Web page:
HC Deb 06 March 1885 vol 295 cc285-7

asked the Secretary of State for War, If he can state what are Lord Wolseley's proposals, of which he spoke on Tuesday, with regard to the continuance of the Nile Railroad, and whether Her Majesty's Government have yet made up their minds on the subject; whether it is the fact that the making of about 220 miles of Railway, in different sections, along certain parts of the Nile between Wady Haifa and the south end of the Hanneth cataract, would afford the means of continuous communication either by rail or by water, navigable for steamboats or other large boats, the whole of the way from Siout to Ambukol at all seasons of the year; was such a railroad commenced by the ex-Khedive of Egypt, and were large quantities of rails and other materials transported beyond Wady Haifa, and deposited on the banks of the Nile for its construction; can he say whether there is any of that material left on the Nile, and still available for that purpose; has the whole of the route necessary for such a railroad along the banks of the Nile, and again from Ambukol across the Desert to Khartoum, been already thoroughly surveyed by a competent engineer, and are the facilities for making it infinitely greater than for making a Railway from Suakin to Berber; were the Government advised by Lord Wolseley to make any part or parts of the railroad along the Nile for purposes of transport last year; and, can he say when it is proposed to de- spatch the reinforcements, asked for by Lord Wolseley, to Korti?


Lord Wolseley originally proposed to continue the Wady Haifa Railway—which was completed when we commenced operations from Angash to Sarras—to a more southerly terminus at Absarat. Later he has restricted his proposals to an extension from Sarras to Ferket, about 62 miles to the southward, and above the Dal rapids. Of this extension 15 miles have been already constructed. He also requires light tramways to be laid at Fatmeh and Kaibar, where there are cataracts. It is believed that with this assistance there will be a practicable route by rail and water available at all seasons as far as Korti. The ex-Khedive commenced the Wady Haifa Railway, and laid the rails as far as Sarras, leaving at Wady Haifa 16 miles of rails. These have been utilized in the extension of 15 miles to which I allude above, and no other materials remain available on the spot. The route has been surveyed for the purpose of a permanent railway, involving heavy rock cuttings, possibly some tunnels, and one or more bridges across the Nile. The line required by Lord Wolseley is a surface railway, and the facilities for its construction—the presence of an enemy in the neighbourhood excepted—are probably less than those for the construction of the line from Suakin to Berber. Last summer Lord Wolseley recommended the extension of the railway towards Ambukol, which was sanctioned; but the work was stopped by him on the 28th of October in consequence of the dearth of native labour. Subsequently operations were resumed, with the result I have already mentioned. Lord Wolseley does not wish to have reinforcements on the Upper Nile before the autumn. We have been in almost daily communication with Lord Wolseley on the subject; but have only just received the information necessary for coming to a decision, which will be arrived at without delay.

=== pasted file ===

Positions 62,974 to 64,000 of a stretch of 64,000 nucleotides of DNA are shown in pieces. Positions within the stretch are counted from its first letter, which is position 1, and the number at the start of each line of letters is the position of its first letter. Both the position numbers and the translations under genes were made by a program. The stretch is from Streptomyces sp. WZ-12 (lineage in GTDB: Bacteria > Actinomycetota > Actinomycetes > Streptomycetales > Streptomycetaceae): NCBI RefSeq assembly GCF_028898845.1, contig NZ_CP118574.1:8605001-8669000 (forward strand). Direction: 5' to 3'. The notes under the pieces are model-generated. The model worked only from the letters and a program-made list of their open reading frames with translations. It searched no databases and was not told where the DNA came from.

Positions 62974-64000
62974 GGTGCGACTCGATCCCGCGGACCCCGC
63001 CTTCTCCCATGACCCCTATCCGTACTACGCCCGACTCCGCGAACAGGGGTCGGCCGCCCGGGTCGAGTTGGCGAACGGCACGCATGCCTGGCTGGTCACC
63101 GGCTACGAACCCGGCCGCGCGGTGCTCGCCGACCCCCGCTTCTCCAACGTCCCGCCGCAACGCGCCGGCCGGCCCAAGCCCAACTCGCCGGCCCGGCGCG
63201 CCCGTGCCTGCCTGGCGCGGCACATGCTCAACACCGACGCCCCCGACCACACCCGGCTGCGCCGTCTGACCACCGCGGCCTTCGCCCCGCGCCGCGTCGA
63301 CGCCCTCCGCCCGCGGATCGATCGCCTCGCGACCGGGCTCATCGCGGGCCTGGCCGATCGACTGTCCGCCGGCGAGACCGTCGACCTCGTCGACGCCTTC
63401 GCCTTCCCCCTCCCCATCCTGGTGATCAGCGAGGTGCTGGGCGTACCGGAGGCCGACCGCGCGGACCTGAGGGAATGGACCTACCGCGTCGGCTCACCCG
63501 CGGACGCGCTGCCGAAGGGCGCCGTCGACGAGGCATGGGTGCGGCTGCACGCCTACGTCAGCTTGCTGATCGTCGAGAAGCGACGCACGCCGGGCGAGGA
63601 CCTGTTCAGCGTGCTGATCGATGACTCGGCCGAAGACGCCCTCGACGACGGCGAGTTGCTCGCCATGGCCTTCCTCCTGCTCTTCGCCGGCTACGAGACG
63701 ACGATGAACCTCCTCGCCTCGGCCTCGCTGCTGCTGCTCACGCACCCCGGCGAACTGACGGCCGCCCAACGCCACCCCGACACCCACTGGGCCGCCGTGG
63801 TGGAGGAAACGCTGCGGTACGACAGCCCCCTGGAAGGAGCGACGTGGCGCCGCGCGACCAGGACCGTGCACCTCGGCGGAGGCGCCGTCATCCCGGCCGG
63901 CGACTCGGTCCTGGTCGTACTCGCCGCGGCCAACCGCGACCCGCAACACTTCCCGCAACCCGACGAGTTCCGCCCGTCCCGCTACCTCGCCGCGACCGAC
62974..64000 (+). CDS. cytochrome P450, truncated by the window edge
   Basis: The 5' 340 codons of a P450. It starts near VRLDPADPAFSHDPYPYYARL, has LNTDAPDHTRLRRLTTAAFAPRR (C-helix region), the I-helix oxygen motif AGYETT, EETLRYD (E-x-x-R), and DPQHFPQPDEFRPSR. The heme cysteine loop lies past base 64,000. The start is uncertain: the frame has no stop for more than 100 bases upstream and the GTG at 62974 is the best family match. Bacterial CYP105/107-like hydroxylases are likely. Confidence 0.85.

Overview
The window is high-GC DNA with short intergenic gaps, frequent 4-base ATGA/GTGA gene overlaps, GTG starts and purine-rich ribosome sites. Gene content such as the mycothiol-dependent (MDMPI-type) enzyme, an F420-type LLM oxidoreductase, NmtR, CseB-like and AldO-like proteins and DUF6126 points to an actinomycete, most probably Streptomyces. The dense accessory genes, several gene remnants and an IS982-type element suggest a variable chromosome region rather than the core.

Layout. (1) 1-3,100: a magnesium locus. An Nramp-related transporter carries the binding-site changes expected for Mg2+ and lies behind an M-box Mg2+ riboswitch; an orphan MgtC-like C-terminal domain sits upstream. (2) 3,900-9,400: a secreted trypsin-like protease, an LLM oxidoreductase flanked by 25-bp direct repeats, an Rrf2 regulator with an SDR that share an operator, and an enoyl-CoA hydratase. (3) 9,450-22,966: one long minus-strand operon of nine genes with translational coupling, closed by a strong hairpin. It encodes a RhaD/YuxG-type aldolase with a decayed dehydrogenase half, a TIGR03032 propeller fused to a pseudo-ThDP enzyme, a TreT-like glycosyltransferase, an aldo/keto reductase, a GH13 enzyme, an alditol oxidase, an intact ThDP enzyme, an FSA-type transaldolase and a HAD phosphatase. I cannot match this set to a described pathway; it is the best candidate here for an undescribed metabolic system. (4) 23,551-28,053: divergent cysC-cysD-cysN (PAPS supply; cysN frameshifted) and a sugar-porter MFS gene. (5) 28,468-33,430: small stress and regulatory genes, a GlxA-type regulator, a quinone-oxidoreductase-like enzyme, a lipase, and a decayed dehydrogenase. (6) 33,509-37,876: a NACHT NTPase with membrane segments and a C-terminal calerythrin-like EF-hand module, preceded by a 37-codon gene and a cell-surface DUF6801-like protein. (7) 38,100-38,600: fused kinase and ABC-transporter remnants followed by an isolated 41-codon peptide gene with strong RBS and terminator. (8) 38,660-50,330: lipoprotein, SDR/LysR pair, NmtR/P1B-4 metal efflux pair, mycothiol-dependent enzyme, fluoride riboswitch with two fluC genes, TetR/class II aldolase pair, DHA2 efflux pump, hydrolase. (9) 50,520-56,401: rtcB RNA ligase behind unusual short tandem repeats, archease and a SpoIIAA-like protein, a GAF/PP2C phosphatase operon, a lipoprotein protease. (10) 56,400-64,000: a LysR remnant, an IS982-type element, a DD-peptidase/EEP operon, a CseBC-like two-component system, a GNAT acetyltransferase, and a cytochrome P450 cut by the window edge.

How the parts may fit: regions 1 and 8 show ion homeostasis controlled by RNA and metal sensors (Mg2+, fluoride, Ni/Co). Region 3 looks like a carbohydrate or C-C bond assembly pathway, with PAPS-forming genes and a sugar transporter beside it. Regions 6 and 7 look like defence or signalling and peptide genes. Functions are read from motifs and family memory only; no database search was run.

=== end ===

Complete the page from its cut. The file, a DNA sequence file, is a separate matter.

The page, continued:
Will the cost of this railway be a charge on the taxpayers of this country, or on the finances of Egypt?


I am afraid it will be a charge on the taxpayers of this country.



asked the noble Marquess the Secretary of State for War a Question arising out of that put by him just now with reference to the Nile Railway. He understood the noble Marquess to say that facilities for making a permanent railroad along the Nile would be less than the facilities from Suakin to Berber. What he wished to know was, Whether that observation applied to the making of a purely military line along the Nile?


Yes, Sir; I think so; but it is only a matter of opinion. I adhere to that opinion. At Suakin we have abase on the sea to which all our necessary plant can be forwarded without any great difficulty. At Wady Haifa the base is a considerable distance inland; and it is necessary to forward the plant first to Cairo, then from Cairo to Assiout, and finally by water transport a considerable distance to Wady Haifa.